US founding father John Adams was right when he said “facts are stubborn things”. Individuals in history are stubborn things too.
Academic historians at modern-day universities might believe and inculcate in their students the idea that the past is the product only of the inexorable forces of class, race and gender. However, the book-reading and film-going public know better.
Which is why the shelves of airport bookshops are crammed with historical biographies. And that’s why Darkest Hour, a film about how Winston Churchill became British prime minister in 1940, is an international success. Its gross receipts of $100 million are less than the $1 billion earned by the The Last Jedi, but Darkest Hour is a dialogue-heavy political drama with no special effects (unless you count make-up) and its only action sequences involve Churchill in his bathtub.
Individuals make history, just as it is individuals who found great companies, who make scientific breakthroughs, and who write great symphonies. The “force of history” is a phrase that appears in postmodern humanities textbooks, but it is just as meaningless as a similar term, “the right side of history”.
The results of the annual Edelman Trust Barometer survey were published in this newspaper on Tuesday. Respondents who said they trusted chief executives increased from 26 per cent in 2016 to 39 per cent last year. Part of the reason for this is assumed to be the growing number of bosses making public pronouncements on social issues. Regardless of whether you happen to agree or disagree with the stance that chief executives take on particular questions at least they are choosing to exercise some leadership. Successful business leaders don’t just wait for the forces of global capitalism to crash into them.
A central message of Darkest Hour is that individuals make history by the choices they make. In April 1940 Neville Chamberlain could have chosen for Britain to reach a peace with Hitler and cede Europe to Nazism. In May 1940 Winston Churchill chose to fight. As dire as Britain’s position was after the fall of France, Churchill succeeded in convincing the British people that they weren’t helpless and that their defeat was not inevitable.
The notion that individuals have power over history, and indeed have power over their own lives, is an optimistic and positive one. Yet it’s a notion diametrically opposed to how history is taught in Australian universities. More broadly, the claim that the way we live is the result of the choices we make cuts across the prevailing narrative of nation states and their political systems as merely bobbing corks on the tide of the inevitability of globalisation, liberalisation, and homogenisation.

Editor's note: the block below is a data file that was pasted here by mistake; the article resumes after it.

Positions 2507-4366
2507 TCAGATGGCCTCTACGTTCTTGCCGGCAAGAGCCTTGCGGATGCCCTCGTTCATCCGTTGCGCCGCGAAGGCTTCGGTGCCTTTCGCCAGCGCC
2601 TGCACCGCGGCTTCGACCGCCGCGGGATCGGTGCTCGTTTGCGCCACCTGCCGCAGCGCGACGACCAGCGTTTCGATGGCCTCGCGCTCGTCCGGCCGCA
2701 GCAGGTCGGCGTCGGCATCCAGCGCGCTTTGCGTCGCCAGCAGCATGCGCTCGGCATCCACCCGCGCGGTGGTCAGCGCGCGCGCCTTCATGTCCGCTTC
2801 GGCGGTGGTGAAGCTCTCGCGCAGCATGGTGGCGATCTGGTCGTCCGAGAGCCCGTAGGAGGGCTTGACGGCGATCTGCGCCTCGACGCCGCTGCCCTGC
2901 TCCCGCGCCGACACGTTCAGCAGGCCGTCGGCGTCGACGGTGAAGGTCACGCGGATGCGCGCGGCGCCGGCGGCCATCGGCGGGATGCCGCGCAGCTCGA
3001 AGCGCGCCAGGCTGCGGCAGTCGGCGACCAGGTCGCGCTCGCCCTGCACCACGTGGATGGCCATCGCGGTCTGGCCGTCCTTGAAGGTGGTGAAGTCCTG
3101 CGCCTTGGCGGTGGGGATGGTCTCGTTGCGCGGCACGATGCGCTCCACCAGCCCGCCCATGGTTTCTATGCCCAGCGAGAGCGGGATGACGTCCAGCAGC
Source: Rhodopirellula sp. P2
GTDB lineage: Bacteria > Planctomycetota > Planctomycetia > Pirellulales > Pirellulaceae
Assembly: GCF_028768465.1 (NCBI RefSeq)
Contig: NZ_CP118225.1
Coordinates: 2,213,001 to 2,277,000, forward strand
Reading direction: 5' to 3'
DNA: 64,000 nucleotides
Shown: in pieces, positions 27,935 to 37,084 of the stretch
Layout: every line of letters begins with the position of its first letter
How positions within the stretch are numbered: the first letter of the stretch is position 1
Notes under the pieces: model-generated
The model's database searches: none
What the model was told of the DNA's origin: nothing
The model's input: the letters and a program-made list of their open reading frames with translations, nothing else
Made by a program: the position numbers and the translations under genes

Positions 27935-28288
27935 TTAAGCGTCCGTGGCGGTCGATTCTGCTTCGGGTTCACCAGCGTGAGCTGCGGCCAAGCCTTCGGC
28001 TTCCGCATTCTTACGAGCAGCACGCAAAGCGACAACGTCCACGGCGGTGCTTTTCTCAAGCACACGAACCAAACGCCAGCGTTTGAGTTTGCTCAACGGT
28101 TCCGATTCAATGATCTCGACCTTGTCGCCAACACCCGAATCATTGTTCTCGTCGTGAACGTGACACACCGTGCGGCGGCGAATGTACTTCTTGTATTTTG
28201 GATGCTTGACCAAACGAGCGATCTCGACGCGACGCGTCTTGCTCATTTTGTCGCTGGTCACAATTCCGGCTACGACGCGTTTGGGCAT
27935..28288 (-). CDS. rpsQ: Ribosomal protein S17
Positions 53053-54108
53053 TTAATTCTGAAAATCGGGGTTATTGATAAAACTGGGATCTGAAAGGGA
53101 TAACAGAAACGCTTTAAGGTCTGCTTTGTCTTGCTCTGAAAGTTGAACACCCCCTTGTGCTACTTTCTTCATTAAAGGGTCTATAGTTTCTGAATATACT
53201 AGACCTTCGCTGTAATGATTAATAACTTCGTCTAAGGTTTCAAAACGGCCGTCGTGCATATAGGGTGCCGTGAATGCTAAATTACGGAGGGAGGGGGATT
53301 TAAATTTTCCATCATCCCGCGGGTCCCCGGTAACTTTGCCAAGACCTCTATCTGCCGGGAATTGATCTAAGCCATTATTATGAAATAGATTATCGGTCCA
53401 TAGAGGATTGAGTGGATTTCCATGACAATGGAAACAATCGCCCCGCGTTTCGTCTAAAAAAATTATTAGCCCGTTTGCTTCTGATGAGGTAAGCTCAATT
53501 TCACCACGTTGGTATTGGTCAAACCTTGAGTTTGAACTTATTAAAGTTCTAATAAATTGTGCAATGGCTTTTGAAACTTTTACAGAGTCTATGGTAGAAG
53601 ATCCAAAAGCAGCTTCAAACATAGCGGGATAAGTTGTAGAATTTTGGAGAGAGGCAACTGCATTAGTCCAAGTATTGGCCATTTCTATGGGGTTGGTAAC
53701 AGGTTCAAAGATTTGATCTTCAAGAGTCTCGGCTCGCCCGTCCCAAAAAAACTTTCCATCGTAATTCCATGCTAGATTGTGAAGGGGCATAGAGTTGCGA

Last year the Institute of Public Affairs reviewed all of the 746 undergraduate history subjects taught at the 35 Australian universities offering history programs. Forty-two subjects covered the First World War; 48 covered Nazism, Fascism, and Communism in the 20th century; 51 covered the Second World War; and 39 subjects dealt with the Cold War.
The name “Winston Churchill” didn’t appear once in the content of any of these subjects. Which is perplexing given his responsibility for the Dardanelles campaign in 1915, his role as the world’s foremost opponent of the totalitarian ideologies in the inter-war period, his prime ministership from 1940 to 1945, and then in 1946 his “Iron Curtain” speech usually taken to mark the beginning of the Cold War. In fact Churchill doesn’t appear in any of the descriptions of the 746 history subjects taught last year at Australian universities.
In tertiary institutions individuals have been replaced by ideologies. The most common themes in those 746 subjects are, in order, Indigenous issues, race, gender, the environment and identity.
The ideology of identity politics and the categorisation of people into pigeon holes according to personal characteristics that they had little or no role in choosing for themselves is that there’s no room for choices.
“Race” and “identity” might help comprehend the origins of totalitarianism, but they can’t explain how Churchill became prime minister, and they certainly can’t explain how fascism came to be defeated.
It’s sad that someone wanting to know how the civilised world was saved in 1940 by the choices that Winston Churchill made would learn more from going to the movies than from enrolling in history at an Australian university.